18 interesting facts about Papua New Guinea

If there is any least explored country on Earth, it is undoubtedly Papua — New Guinea. Hundreds and thousands of different peoples live here on a compact territory, with different customs and traditions, and the state power is present here only nominally.

Facts about Papua-New Guinea

  1. The most widely spoken language in the country is Tok Pisin Creole. The other two official languages ​​in the state are English and Hiri-Motu, which is spoken in some countries of Oceania.
  2. Formally, the state is led by the British Queen, whose power on the island is represented by the Governor General. But only formally.
  3. The name “Papua” comes from the Malay language, in which it means “curly” — so the Spanish discoverer turned the shape of the hair of the natives into a dot on the map.
  4. The state has repeatedly changed its name – in its history it was called both Papua and New Guinea (as the country was called by the Spanish navigator, the second European to see the island), until it became independent from the European colonizers.
  5. The country occupies not only the island of New Guinea, but also over 6 hundred surrounding islets and reefs.
  6. There are 18 active volcanoes on the territory of the state, which periodically cause strong earthquakes (interesting facts about volcanoes).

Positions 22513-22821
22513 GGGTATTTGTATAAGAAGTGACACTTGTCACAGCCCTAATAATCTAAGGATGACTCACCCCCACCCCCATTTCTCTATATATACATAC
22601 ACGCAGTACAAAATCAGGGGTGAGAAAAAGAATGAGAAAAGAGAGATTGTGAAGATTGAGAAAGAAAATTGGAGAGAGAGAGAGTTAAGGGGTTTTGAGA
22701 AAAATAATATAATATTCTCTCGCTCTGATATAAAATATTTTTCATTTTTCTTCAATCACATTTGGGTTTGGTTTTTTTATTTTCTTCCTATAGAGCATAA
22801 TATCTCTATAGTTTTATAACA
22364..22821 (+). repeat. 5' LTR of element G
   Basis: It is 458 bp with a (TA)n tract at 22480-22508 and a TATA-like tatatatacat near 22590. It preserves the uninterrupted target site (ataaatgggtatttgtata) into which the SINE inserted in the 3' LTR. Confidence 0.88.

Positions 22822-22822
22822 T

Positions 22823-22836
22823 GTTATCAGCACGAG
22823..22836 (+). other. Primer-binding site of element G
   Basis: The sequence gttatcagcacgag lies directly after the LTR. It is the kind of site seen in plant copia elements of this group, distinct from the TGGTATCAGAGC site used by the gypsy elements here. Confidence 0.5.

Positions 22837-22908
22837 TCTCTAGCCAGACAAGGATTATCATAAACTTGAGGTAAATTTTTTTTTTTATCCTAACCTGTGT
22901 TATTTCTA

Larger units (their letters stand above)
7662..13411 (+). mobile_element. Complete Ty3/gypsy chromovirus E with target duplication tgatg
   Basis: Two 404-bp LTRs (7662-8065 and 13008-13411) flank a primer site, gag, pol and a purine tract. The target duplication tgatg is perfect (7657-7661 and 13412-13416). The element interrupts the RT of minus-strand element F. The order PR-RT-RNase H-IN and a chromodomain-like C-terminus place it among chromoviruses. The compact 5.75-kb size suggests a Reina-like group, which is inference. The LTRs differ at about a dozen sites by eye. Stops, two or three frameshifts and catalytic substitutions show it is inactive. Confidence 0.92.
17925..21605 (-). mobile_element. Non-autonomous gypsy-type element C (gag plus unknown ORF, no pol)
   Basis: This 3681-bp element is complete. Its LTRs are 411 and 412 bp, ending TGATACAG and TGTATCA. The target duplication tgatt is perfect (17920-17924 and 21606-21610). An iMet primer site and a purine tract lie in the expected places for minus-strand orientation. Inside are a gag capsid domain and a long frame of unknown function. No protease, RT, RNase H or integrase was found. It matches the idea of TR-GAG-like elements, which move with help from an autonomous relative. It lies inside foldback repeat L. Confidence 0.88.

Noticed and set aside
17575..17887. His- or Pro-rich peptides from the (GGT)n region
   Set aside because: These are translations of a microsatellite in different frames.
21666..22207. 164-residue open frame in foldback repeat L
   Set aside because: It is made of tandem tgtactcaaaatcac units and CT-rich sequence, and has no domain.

7. The state turned out to be at the junction of two lithospheric plates – the first is annually shifted by 7 cm to the north, and the second is shifted by 10 cm per year to the west.
  8. New Guinea in the distant past was a piece of the supercontinent Sahul.
  9. The first gold deposit in the country was discovered in the late 1880s, but the reserves of the precious metal were soon exhausted.
  10. According to experts, the state ranks 11th in the world in terms of gold production, and the total reserves of this metal on the islands is estimated at 2.3 thousand tons.
  11. More than 20,000 tropical plants grow on the lands of this island nation.
  12. The coast of New Guinea is surrounded by swampy and impenetrable mangroves, the width of which in some places reaches 35 km.
  13. Europeans colonized these territories only in the 19th century, and the natives of the islands at that time lived in the conditions of the Stone Age, no different in their way of life from their distant ancestors.
  14. For more than 10 years, a civil war was waged on the island of Bougainville for its separation from the rest of the state. To fight the rebels, the authorities mobilized about 2,000 military personnel (the entire personnel of the army), invited mercenaries from other countries and requested military assistance from the Australians. Some 20,000 people died as a result of this confrontation.
  15. In 2012, the vote in the country was disrupted by a cannibal sect that intimidated a potential electorate.
  16. Inhabitants of New Guinea and the surrounding islands speak more languages than the inhabitants of any other country on the planet. About 800 native dialects have been preserved on the islands, which is 10% of the total number of languages ​​on Earth.
  17. Cuba provides medical assistance to the state and its inhabitants.
  18. The country’s army is recruited on a voluntary basis – on Young men over the age of 16 can enter the military service if they have completed school and have obtained the consent of their parents.
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